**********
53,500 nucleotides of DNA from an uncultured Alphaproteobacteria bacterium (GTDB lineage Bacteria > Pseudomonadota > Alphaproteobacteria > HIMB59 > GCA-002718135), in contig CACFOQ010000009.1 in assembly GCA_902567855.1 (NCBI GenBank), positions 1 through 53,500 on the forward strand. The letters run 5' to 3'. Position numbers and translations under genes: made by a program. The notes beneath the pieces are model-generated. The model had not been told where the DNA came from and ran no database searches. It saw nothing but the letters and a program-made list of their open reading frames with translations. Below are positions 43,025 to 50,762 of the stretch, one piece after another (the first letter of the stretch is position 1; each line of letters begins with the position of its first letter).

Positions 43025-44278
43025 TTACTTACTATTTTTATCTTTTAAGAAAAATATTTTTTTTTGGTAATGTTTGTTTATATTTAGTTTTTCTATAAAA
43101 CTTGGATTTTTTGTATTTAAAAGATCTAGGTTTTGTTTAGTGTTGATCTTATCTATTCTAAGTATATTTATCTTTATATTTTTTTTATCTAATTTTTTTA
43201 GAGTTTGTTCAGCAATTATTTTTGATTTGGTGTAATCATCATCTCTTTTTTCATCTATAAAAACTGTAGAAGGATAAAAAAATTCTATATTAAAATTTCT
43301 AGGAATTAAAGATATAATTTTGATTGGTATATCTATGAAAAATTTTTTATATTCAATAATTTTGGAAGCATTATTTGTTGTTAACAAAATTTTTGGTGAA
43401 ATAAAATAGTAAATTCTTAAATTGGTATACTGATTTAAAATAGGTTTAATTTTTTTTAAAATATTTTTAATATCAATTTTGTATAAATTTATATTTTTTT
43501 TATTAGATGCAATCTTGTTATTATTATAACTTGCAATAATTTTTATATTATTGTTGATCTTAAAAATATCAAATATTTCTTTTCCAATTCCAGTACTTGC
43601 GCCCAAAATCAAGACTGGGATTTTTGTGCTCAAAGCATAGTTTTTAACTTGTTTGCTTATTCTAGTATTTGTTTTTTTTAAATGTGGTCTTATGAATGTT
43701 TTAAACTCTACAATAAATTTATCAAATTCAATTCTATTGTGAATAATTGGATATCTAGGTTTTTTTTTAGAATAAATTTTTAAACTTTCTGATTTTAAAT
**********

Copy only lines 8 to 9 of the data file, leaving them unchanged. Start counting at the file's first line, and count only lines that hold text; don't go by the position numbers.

43501 TATTAGATGCAATCTTGTTATTATTATAACTTGCAATAATTTTTATATTATTGTTGATCTTAAAAATATCAAATATTTCTTTTCCAATTCCAGTACTTGC
43601 GCCCAAAATCAAGACTGGGATTTTTGTGCTCAAAGCATAGTTTTTAACTTGTTTGCTTATTCTAGTATTTGTTTTTTTTAAATGTGGTCTTATGAATGTT